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Turkey’s foreign policy blunders hit home

The Turkish ruling party’s economic and foreign policies have resulted in declining production and exports, with women emerging as the immediate victim of rising unemployment.
A street vendor waits for customers in Istanbul November 26, 2012. Through a decade of almost uninterrupted expansion, in which Turkey has established its economic and diplomatic clout as a Muslim democracy bridging Europe and the Middle East, the gap between the rich and poor has barely budged. Picture taken November 26, 2012. To match TURKEY-UNEMPLOYMENT/   REUTERS/Murad Sezer  (TURKEY - Tags: BUSINESS EMPLOYMENT POLITICS) - RTR3AYYA
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The Justice and Development Party’s (AKP) foreign policy, which started out as “zero problems with neighbors” before shifting to a neo-Ottoman ground in 2011, has come with economic repercussions. The Turkish economy today is in the grips of grave economic woes, with unemployment reaching its highest level in 57 months.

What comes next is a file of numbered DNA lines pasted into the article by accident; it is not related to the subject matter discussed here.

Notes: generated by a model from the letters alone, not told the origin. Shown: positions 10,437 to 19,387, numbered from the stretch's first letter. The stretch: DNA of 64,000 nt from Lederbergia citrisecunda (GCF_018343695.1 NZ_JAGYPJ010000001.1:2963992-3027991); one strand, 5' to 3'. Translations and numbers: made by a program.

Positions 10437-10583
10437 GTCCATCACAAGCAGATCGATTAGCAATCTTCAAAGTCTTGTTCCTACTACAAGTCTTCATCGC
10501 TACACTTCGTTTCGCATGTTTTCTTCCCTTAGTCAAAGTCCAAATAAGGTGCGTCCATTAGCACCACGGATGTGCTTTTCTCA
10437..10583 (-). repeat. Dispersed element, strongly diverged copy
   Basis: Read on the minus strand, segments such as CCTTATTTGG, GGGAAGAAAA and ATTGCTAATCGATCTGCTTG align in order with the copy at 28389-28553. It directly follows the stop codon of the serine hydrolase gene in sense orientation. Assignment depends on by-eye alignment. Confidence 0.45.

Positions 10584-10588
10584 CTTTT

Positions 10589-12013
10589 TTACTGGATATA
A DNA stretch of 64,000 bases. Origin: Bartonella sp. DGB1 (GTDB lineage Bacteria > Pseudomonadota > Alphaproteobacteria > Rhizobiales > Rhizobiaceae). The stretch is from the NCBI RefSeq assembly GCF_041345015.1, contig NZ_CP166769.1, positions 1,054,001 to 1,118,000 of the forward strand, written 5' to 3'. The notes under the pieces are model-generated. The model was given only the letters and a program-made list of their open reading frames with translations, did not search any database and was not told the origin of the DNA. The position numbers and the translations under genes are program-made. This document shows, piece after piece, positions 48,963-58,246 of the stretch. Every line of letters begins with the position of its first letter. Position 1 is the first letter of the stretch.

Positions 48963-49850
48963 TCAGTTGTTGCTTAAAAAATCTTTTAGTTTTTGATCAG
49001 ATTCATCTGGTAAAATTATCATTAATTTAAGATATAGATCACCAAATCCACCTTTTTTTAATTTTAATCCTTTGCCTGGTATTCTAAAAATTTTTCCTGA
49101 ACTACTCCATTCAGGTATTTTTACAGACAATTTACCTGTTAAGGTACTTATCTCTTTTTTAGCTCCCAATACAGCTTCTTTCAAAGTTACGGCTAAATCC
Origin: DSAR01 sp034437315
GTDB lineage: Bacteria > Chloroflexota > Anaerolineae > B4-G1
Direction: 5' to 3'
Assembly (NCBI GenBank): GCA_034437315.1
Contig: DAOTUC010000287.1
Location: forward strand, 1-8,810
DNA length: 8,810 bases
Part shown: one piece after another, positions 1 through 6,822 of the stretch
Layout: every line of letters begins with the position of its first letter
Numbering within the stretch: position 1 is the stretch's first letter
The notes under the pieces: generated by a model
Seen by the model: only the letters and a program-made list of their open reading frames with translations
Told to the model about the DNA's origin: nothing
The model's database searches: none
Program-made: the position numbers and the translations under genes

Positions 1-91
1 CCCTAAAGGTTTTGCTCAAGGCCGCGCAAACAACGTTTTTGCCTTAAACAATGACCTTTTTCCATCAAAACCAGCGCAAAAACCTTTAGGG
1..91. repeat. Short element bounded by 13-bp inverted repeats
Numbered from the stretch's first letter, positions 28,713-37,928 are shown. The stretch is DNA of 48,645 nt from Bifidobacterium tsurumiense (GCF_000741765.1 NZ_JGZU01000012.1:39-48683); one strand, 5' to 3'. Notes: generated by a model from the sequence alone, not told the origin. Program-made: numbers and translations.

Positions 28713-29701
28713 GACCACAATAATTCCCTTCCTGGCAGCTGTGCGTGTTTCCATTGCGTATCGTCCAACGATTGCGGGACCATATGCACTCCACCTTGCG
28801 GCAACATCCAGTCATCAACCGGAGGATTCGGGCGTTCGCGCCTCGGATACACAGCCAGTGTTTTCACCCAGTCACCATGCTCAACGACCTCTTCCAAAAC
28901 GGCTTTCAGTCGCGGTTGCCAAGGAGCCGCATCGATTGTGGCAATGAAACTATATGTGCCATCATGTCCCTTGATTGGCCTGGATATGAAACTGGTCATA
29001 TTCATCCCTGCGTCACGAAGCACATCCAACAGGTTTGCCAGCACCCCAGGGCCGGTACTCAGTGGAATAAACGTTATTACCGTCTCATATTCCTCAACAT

According to the figures released by the Turkish Statistics Agency (TUIK) last week, the official unemployment rate has climbed to 11.3%, with women taking the heaviest blow. The rate translates to 3,259,000 jobless people, including 2,117,000 men and 1,142,000 women.

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